Rage Against the Machine
#5: “Fight the Power” (1989)
While the Beastie Boys were fighting for their right to party, Chuck D, Flavor Flav and the rest of the Public Enemy crew were fighting for their right to do pretty much everything else. Fused with aggression, defiance, and rebellion, the lyrics of “Fight the Power” are steeped with samples of African-American culture and shots at the American establishment. Along with playing in Spike Lee’s “Do The Right Thing,” the song has since become an anthem for urban, underprivileged young adults.
#4: “Get Up, Stand Up” (1973)
Struck by the devastating poverty found in Haiti, Bob Marley teamed up with Peter Tosh to write this 3-minute number. In the early ‘70s, many Haitians fled the country in the hopes of freeing themselves from these conditions. With its solid reggae groove and powerful lyrics, “Get Up, Stand Up” urged those who remained to fight for their rights. Thanks to its powerful message, it quickly became a concert staple for Marley and The Wailers and was the last song the Rastafarian performed live before his death in 1981.
#3: “The Times They Are a-Changin’“ (1964)
Written when America was on the cusp of great social change – and just prior to JFK’s assassination – this is Bob Dylan’s call for open-mindedness and a warning to the old guard. The coming generations quickly adopted it as an anthem of change due to its timeless lyrics. “The Times They Are a-Changin’” also reached the UK top 10 and cemented Dylan’s place in folk music and a protest singer.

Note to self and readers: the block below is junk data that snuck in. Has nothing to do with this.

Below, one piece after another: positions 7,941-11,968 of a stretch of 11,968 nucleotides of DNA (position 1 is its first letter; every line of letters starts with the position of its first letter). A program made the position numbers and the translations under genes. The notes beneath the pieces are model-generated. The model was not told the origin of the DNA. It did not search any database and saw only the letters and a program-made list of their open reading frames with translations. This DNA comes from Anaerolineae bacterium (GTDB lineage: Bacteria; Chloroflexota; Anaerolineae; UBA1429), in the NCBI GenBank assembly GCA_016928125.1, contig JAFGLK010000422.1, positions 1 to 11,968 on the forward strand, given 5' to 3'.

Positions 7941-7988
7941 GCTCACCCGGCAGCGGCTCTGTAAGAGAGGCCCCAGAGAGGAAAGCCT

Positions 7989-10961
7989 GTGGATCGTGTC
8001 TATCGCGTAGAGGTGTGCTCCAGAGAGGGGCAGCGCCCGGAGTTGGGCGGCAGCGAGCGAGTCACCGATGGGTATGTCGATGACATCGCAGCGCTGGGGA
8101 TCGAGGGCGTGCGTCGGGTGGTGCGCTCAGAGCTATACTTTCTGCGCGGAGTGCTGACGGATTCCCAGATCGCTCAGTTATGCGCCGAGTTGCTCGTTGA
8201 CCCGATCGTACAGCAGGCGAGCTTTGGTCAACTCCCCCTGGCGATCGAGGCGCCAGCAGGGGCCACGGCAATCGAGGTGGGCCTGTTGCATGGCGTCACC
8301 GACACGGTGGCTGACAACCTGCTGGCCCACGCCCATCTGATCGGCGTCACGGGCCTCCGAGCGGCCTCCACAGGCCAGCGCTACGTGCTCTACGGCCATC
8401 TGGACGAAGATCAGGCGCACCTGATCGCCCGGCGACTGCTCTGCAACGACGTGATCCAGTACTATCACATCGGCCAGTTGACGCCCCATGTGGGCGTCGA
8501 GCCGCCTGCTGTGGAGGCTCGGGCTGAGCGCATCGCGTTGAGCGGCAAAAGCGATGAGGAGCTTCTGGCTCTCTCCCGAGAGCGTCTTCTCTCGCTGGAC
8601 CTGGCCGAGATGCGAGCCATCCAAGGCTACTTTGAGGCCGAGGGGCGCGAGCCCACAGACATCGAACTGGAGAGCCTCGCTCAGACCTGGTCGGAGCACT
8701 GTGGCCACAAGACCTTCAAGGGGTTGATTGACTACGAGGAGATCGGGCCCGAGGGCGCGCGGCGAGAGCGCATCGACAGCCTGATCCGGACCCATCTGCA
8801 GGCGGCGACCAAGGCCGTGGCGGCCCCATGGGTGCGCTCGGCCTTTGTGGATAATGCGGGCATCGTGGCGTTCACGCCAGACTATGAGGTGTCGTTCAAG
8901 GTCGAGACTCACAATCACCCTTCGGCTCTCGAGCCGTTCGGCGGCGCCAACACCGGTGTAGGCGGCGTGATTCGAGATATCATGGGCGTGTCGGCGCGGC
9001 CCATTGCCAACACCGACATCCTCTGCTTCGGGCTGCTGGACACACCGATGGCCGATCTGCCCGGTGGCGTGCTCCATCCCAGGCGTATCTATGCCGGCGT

#2: “What’s Going On” (1971)
In the first track and single from What’s Going On, Marvin Gaye questions the world and times around him. The initial spark for the song was an act of police brutality witnessed by co-writer Obie Benson during an anti-war protest. After Gaye added his own touches, the track was released without Motown boss Berry Gordy’s consent, as he hated the track. Lucky for us all, “What’s Going On” topped the Soul charts and became Motown’s fastest-selling single to that point.
Before we unveil our top pick, here are a few honorable mentions:
- “Fortunate Son” (1969) Creedence Clearwater Revival
- “Born in the U.S.A.” (1984) Bruce Springsteen
- “For What It’s Worth” (1967) Buffalo Springfield
- “I-Feel-Like-I’m-Fixin’-to-Die Rag” (1967) Country Joe and the Fish
- “A Change Is Gonna Come” (1964) Sam Cooke
- “Born Free” (2010) M.I.A.
#1: “Give Peace a Chance” (1969)
Paving the way for “Imagine,” this John Lennon-penned track provides the sentiment that Lennon is best remembered for. Quickly adopted as the anti-Vietnam war song, “Give Peace a Chance” was conceived and recorded during the ex-Beatle’s Montreal “Bed-In” with wife Yoko Ono and later sung by 500,000 people at the Moratorium March on Washington. While it reached the Billboard Hot 100’s top 20 and the UK charts’ top 5, it’s the song’s hopeful tune that has given it its enduring legacy in rock and roll.
Plastic Ono Band
Do you agree with our list? What’s your favorite protest song? For more rebellious Top 10s published daily, be sure to subscribe to WatchMojo.com.